Canadian Union of Public Employees (CUPE) - Ontario

Canadian Union of Public Employees (CUPE) - Ontario
Ontario Council of Hospital Unions (OCHU)

Ontario Council of Hospital Unions (OCHU)

February 27, 2012 15:00 ET

Media Advisory: "Bring dignity back to seniors' care, say no to Drummond review"-LTC direct care staff tell health minister

HAMILTON, ONTARIO--(Marketwire - Feb. 27, 2012) - Ontario's health and long-term care minister must put the care needs of frail seniors and for 85,000 residents in long-term care (LTC) homes ahead of cost-cutting restructuring, LTC direct care staff will say at a Hamilton media conference Wednesday, February 29. They'll urge the health minister to act on a Liberal promise from 2003 to enact a minimum care standard for LTC residents and to say no to proposals being floated by the Drummond Commission which include no growth in long-term care capacity and a severe funding cut for health services.

There are currently 24,000 Ontarians on the wait list for LTC beds and there is no mandatory minimum care standard LTC homes are legislated to meet.

"Years ago the Liberals made a commitment to seniors in this province to legislate a care standard. It's time they made good on that promise," says Michael Hurley the president of the Ontario Council of Hospital Unions (OCHU) of the Canadian Union of Public Employees (CUPE).

OCHU/CUPE is advocating for a minimum standard of care of 3.5 hours of direct care per day for LTC residents.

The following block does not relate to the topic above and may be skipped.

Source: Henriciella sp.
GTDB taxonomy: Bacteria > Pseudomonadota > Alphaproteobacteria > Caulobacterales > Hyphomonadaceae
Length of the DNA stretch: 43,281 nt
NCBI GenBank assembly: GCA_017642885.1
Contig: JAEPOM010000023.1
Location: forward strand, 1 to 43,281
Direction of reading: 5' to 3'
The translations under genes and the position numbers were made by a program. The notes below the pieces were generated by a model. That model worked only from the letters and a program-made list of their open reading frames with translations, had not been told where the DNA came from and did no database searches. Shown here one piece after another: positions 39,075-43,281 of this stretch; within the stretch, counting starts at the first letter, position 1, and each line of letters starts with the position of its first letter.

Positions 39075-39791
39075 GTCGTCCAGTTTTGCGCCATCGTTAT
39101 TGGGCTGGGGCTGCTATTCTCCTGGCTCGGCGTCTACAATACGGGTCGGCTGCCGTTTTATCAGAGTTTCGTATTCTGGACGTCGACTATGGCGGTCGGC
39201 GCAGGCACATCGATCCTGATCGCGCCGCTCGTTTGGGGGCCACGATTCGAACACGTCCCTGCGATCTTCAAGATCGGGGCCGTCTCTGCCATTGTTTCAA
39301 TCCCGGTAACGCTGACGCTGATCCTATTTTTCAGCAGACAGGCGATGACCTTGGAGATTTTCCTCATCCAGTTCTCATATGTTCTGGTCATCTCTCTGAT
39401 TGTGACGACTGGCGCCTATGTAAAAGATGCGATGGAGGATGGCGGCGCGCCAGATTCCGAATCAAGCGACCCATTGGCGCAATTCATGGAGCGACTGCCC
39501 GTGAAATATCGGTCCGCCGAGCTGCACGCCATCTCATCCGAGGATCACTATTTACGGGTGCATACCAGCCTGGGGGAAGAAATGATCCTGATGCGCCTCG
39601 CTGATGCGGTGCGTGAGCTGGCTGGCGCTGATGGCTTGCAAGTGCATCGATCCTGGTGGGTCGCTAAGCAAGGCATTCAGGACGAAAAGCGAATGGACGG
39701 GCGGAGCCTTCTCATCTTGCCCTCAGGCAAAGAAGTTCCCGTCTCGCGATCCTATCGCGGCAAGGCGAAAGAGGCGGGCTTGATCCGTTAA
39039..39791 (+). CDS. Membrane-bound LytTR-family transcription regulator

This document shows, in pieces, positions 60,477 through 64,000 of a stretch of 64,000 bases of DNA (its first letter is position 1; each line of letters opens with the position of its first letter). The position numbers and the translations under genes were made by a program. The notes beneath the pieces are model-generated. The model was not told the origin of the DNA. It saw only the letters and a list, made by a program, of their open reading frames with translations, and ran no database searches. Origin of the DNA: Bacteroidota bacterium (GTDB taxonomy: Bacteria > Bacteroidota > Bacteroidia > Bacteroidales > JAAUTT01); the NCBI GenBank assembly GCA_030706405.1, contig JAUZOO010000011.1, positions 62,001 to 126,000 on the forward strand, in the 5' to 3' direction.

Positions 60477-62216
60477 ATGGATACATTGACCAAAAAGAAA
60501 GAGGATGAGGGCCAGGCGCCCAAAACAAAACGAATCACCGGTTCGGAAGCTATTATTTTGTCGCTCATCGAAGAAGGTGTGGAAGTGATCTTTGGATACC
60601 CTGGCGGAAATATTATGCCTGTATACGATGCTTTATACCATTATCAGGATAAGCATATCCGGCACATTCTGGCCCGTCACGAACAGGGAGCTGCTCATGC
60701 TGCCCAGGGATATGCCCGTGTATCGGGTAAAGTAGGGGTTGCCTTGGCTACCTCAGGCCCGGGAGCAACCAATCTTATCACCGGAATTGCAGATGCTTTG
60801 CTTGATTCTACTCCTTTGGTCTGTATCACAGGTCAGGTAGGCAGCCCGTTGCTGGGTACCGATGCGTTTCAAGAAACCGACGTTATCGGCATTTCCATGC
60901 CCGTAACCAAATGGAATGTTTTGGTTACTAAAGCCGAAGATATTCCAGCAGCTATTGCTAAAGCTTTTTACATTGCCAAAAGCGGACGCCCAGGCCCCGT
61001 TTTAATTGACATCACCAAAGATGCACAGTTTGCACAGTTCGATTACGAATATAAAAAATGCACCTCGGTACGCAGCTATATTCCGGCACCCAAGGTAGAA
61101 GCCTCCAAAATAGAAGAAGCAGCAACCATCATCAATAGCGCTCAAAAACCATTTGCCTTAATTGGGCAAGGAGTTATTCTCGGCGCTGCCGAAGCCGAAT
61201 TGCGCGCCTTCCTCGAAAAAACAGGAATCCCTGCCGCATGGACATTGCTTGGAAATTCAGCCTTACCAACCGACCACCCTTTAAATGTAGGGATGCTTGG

"When it comes to care with dignity for seniors, Drummond is offering a dead end. It is not the 'road map' the Liberals should be following", says Hurley.

WHAT: "3.5 Hours of Care" media event on long-term care
Includes a six-minute video featuring LTC workers
WHO: Michael Hurley, President, Ontario Council of Hospital Unions (OCHU)/CUPE
Rick Bryson, front-line LTC worker
Alicia Elliston, front-line LTC worker, Ontario Council of Hospital Unions (OCHU)
WHERE: Royal Canadian Legion, Branch 163
435 Limeridge Rd. E., Hamilton, ON
WHEN: Wednesday, Feb. 29, 2012, at 2 p.m.

Direct care LTC workers are reaching out to their provincial Members of Parliament (MPP) to urge them to make it a priority to develop a minimum care standard in the upcoming legislative session.

LTC workers say action on a 3.5 hours a day, hands-on care standard is needed now. Residents have waited long enough, they say.

Visit for more on the need for a minimum care standard in LTC.

Contact Information

  • CUPE Communications
    Stella Yeadon